By Emily Conrad
When responses to my debut novel started to come in from my launch team, a friend asked if the positive feedback encouraged me.
Though, yes, the praise was a momentary boost, and no, I don’t want to consider what might’ve happened in my heart if the initial response had been the opposite, I had to confess that the good things people said didn’t truly bolster my confidence.
That brought a wry chuckle from my friend. “Oh, so you’ve noticed.”
Yes and no. I tend to believe I’m being realistic.
I’ve gotten enough critiques, rejections, and low contest scores to know my writing is neither perfect nor universally appealing—no matter how much praise comes in. But oh, how I long for it to be.
Those of us who crave acceptance hear criticism loudly. Often, too much so.
We can treat the symptom by limiting negative feedback. Personally, though I worked with critique partners, considered the feedback of judges, and worked with my editor prior to publication, I chose not to read reviews of my book after it came out.
Still, the underlying problem remains.
As a human and as a writer, I have a great need for acceptance that forms a deep chasm in front of me.
No opinion of my work, however negative, is responsible for carving that canyon in my heart.
No opinion of my work, however positive, is going to touch that void, much less fill it.
He saw the chasm into which I would throw the positive words any human might gift me. He saw my fleeting, soon disappointed hope that given enough of those words, the chasm would fill.
He saw how I’d watch the negative words fall into the black abyss, hoping to at least learn the depth of the problem.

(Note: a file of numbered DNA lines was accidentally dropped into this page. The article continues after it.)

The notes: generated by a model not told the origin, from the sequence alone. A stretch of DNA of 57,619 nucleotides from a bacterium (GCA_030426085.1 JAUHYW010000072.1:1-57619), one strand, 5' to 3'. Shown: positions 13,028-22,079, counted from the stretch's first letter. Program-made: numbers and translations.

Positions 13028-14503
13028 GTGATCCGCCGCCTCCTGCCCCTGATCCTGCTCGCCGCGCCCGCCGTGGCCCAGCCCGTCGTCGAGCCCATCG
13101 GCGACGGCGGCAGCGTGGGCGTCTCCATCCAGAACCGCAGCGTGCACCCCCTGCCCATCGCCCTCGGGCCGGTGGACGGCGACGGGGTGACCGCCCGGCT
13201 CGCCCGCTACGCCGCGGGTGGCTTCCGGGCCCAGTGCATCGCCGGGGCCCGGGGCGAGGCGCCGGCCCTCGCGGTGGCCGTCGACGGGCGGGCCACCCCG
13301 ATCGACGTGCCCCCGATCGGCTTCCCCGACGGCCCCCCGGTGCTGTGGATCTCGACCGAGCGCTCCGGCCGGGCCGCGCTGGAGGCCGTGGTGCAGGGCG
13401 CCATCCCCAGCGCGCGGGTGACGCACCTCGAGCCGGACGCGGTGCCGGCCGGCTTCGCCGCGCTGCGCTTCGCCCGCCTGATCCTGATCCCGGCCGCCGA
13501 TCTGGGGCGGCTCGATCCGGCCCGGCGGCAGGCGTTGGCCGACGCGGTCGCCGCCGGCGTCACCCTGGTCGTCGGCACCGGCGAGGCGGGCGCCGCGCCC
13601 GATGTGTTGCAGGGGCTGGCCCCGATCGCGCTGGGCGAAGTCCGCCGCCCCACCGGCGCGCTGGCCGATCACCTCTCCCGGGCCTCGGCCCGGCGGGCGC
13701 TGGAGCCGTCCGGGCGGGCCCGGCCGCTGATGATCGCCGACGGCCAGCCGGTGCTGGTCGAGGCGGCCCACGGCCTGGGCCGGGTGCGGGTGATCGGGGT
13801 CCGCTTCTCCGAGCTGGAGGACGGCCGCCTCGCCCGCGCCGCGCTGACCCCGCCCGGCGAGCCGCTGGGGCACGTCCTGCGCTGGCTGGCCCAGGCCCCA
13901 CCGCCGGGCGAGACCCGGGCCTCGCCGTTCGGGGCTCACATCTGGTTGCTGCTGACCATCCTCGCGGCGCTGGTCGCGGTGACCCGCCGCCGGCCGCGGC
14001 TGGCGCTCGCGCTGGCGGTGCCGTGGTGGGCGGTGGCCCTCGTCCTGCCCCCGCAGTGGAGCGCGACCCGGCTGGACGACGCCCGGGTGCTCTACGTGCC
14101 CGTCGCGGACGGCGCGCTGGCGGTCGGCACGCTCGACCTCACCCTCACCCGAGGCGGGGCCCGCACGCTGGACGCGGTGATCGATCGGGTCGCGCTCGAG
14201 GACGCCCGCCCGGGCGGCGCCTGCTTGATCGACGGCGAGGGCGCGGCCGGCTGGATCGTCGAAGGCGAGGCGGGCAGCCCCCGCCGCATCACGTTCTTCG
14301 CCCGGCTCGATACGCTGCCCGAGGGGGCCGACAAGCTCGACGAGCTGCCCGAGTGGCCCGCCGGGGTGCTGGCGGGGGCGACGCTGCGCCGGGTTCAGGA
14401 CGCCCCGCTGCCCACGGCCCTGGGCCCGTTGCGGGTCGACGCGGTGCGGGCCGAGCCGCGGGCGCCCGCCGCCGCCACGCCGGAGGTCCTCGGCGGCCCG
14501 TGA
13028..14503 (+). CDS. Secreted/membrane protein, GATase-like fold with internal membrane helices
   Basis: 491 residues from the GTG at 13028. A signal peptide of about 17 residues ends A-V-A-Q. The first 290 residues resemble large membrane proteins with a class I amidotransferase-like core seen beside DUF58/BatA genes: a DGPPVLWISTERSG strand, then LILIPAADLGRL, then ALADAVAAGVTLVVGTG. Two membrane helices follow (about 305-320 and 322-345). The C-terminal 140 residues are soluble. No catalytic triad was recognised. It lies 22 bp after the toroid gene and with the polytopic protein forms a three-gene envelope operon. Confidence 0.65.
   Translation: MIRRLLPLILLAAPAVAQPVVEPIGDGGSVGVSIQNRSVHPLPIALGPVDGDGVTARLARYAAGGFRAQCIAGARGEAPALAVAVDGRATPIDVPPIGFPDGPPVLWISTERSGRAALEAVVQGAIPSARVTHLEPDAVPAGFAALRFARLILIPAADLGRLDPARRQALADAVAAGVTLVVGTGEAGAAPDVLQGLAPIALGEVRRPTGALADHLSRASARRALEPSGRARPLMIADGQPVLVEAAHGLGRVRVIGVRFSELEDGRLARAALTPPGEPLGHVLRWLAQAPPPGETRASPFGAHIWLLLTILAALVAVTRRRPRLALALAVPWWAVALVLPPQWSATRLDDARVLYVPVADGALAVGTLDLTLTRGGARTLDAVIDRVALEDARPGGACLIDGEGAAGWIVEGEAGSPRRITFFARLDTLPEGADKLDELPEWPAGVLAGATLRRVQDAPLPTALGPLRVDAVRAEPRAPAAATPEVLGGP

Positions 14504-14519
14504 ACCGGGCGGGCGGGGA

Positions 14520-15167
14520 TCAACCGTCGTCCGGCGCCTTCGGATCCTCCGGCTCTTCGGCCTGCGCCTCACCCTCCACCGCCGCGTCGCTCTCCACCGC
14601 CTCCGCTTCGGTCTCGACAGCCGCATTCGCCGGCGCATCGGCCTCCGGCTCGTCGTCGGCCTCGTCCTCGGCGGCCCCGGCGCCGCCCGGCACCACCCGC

He knew the futility of these efforts, and He offers a better way to me, and to you.
John 2:24-25 tells us Jesus didn’t entrust himself to people. And how good that He didn’t! One day, they cheered for Him. Another, they called for his death.
He didn’t look to human responses to validate Himself or His mission, and likewise, human responses cannot validate us or our efforts.
This chasm, this craving for acceptance is so deep and wide, only God can fill it, and only the cross can bridge it.
God loves me. Because I am in Jesus, there’s no condemnation against me. Talk about a five-star review!
The needs revealed in me by the process of publication are not an order to try harder, work longer, or call it quits for a less vulnerable profession. The needs revealed in me are, as they’ve always been, an opportunity to let Christ fill my emptiness to the very brim with His love until that love spills over to others.
In Ephesians 3:14-19, Paul prays that we would “know the love of Christ that surpasses knowledge, so that you will be filled up to all the fullness of God.” (NET)
Did you catch it? Filled up.
We sometimes fall into thinking that next thing is going to fill the acceptance void. But the moment we turn from finding ALL of our worth in Christ, we pull the plug at the bottom of the chasm. God’s love for us doesn’t lessen, but our understanding of it drains right out, and no amount of human acceptance is going to fill us back up.
Only Jesus can touch this need, and His hand is already outstretched, offering healing, hope, and fulfillment.The needs revealed in me by the #writinglife are not an order to try harder, work longer, or call it quits for a less vulnerable profession. @emilyrconrad #ACFWBlogs Click To Tweet
Emily Conrad lives in Wisconsin with her husband and two rescue dogs. She loves Jesus and enjoys coffee. It’s no coincidence her debut novel, Justice, is set mostly in a coffee shop! She offers free short stories on her website and loves to connect on Facebook and Twitter.